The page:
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Coordinating Documentation and Support: Turning Complaints into Contributions
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Coordinating Documentation and Support: Turning Complaints into Contributions

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This talk describes a process to extend and integrate support and documentation contributor communities

This talk describes a process to extend and integrate support and documentation contributor communities

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  • 1. Coordinating Documentation and Support: Turning Complaints into Contributions Jennifer Zickerman, Mozilla Thunderbird [email_address] jenzed (IRC and Twitter)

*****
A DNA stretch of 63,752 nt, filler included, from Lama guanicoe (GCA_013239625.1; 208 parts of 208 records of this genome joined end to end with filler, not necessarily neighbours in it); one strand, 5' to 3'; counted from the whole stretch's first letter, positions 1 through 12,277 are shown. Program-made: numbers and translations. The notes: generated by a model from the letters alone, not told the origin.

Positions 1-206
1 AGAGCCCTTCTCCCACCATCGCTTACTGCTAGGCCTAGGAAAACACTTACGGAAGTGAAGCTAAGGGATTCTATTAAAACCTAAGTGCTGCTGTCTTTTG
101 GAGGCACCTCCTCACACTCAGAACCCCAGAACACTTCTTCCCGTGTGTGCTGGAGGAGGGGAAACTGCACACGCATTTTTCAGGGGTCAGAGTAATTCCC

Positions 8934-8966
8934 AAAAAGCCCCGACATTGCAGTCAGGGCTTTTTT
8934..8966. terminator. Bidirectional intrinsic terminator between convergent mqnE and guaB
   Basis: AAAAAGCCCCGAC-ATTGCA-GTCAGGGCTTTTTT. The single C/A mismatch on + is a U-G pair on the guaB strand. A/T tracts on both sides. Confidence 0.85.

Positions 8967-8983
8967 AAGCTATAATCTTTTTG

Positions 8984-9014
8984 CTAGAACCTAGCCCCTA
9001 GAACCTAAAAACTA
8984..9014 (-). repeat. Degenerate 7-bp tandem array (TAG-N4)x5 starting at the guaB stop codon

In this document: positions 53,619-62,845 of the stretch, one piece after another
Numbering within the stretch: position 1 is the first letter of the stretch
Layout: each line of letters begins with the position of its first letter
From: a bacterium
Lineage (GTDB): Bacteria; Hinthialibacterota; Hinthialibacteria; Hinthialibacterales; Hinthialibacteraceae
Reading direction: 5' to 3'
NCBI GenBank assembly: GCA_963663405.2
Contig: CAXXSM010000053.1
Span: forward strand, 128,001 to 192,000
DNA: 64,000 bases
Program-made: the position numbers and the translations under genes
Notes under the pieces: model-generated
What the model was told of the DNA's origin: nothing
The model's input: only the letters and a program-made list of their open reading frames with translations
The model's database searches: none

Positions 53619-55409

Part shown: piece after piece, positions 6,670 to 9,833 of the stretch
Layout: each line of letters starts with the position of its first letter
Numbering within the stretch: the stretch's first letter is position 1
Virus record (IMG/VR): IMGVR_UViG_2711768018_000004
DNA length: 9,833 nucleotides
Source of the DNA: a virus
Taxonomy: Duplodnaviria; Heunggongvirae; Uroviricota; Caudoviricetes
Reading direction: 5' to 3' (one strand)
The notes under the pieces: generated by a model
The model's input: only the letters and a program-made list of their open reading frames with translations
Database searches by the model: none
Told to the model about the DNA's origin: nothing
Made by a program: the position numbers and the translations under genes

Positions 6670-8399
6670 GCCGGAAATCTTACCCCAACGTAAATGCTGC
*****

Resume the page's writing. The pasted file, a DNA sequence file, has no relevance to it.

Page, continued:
• 2. Open Source Teams Open source projects coordinate teams that focus on various tasks:
        • Development
        • 3. Quality assurance
        • 4. Support
        • 5. Documentation (for users, for developers)
        • 6. etc
  • 7. Open Source Contributors Various types of contributors:
          • “ Core”: employees, maintainers, benevolent dictators, fairy godmothers...
          • 8. Contributors: volunteers
          • 9. Users
  • 10. Open Source Communities
      Teams / contributors The source of success, growth, vitality and longevity of every open source project
  • 11. It's Complicated
      Different motivations among different teams:
            • Development versus support
            • 12. Quality assurance versus development
            • 13. etc
  • 14. It's Even More Complicated
      Different motivations among contributors:
          • It's a job
          • 15. Professional advancement / development
          • 16. Community membership
          • 17. Recognition
  • 18. Silos
      Each of the teams (and sometimes the contributors) may operate in separate information silos
    via dsearles on flickr Image thx to dsearls on Flickr